Office 365/SharePoint Sandbox Service Pages in Action – Autocomplete Text Boxes

A couple weeks ago I wrote about an Unorthodox Architecture for Services in SharePoint Sandbox Solutions and Office 365. This post is about an application of this architecture to create an autocomplete text box using jQuery UI. An autocomplete field looks like this:

It is a great alternative to the stock lookup field UI when the source list of the lookup field has a large amount of data. With hundreds of items the standard dropdown list just isn’t a good experience. The jQuery Autocomplete widget makes it easy to build a field that displays a list as the user types. In this example the JavaScript is simple and the underlying field is "single line of text". If you need to ensure the entry matches a value from the lookup list you’ll need to do some extra work. That said, here is the JavaScript:

$("#client").autocomplete({
source: function(request, response) {
url = L_Menu_BaseUrl + "/ServicePages/AutoComplete.aspx?l=Clients&f=Title&v=" + request.term;
$.getJSON(url, function(data) {
response(data);
});
},
minLength: 1
});

 

The url in the above script is to a service page that contains a Web Part whose code is shown at the bottom of this post. The variable L_Menu_BaseUrl is declared and populated by SharePoint’s own JavaScript libraries and it contains the Web’s server relative URL. The Web Part reads the query string and runs a CAML query against the specified list to search for values that begin with the specified term. The result is written to the page as JSON by using the JavaScriptSerializer to serialize a List<string> of the specified field for each item in the result set.

Enjoy!
–Doug

//Inputs are
//l=List
//f=Field
//v=Value
//max=RowLimit
[ToolboxItemAttribute(false)]
public class AutoComplete : WebPart
{
protected override void Render(HtmlTextWriter writer)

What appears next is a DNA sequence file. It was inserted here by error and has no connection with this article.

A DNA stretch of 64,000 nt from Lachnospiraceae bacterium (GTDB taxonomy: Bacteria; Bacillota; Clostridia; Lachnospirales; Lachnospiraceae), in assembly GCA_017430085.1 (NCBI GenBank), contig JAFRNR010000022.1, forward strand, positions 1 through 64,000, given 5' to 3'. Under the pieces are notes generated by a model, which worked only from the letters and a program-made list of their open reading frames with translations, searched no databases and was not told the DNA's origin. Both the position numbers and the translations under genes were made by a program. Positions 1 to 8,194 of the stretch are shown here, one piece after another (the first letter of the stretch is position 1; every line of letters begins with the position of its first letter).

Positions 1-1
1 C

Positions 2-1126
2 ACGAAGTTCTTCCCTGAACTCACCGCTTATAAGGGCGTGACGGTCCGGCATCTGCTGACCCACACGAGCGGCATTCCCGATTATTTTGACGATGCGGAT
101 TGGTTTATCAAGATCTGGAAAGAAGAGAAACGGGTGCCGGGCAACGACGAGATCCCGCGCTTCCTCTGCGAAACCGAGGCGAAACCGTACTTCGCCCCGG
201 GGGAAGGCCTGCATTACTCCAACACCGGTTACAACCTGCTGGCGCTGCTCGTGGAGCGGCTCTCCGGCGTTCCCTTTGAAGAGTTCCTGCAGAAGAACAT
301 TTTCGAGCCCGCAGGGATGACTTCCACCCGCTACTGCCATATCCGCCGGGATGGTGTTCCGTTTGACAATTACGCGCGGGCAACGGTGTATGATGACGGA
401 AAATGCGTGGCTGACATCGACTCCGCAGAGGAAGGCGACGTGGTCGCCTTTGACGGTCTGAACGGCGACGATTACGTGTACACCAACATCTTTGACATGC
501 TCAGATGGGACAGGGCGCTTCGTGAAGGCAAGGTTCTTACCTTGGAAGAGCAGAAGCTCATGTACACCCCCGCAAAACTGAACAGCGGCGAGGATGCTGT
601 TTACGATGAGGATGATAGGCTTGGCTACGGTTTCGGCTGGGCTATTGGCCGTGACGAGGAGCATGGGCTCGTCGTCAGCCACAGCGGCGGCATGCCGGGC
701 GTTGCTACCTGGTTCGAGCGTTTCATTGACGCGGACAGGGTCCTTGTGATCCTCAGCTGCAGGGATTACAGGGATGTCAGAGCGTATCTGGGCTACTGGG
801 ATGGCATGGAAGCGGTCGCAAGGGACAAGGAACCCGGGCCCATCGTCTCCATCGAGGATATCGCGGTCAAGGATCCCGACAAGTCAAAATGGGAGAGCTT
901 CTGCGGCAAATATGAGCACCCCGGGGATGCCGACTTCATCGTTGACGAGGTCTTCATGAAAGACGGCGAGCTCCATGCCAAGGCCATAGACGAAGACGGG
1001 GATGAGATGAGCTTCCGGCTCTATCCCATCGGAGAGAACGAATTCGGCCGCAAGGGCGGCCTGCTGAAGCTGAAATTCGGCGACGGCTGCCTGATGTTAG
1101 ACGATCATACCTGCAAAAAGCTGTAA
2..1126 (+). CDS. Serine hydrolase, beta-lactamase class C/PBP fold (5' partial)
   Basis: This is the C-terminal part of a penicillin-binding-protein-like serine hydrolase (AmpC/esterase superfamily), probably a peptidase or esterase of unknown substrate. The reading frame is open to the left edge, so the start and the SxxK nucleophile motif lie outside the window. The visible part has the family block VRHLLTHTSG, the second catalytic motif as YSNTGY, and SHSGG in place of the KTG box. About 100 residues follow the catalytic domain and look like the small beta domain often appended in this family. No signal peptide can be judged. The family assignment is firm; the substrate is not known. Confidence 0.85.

{
var items = GetItems();
if (items.Count > 0)
{
JavaScriptSerializer js = new JavaScriptSerializer();
writer.Write(js.Serialize(items));
}
}

private List<string> GetItems()
{
var items = new List<string>();
string listName = Page.Request.Params["l"];
string field = Page.Request.Params["f"];
string val = Page.Request.Params["v"];
uint max = 10;

//Parse the query string parameters and return an empty list if there is a problem
if (Page.Request.Params["max"] != null)
{
try { max = uint.Parse(Page.Request.Params["max"]); }
catch { } //ignore the error and return 10 items
}

if (string.IsNullOrEmpty(listName) || string.IsNullOrEmpty(field) || string.IsNullOrEmpty(val))
{
return items;
}

//Build and execute the query
string queryXML = string.Format(@
"<OrderBy><FieldRef Name='{0}' /></OrderBy><Where><BeginsWith><FieldRef Name='{0}' />
<Value Type='Text'>{1}</Value></BeginsWith></Where>", field, val);

string viewFields = string.Format(@"<FieldRef Name='{0}'/>", field);

SPList list = SPContext.Current.Web.Lists.TryGetList(listName);

if (list == null) return items;

SPQuery query = new SPQuery();
query.Query = queryXML;
query.ViewFields = viewFields;
query.RowLimit = max;
var listItems = list.GetItems(query);

//Put the returned items into the list
foreach (SPListItem listItem in listItems)
{
items.Add(listItem[field].ToString());
}
return items;
}
}

Author: Doug Ware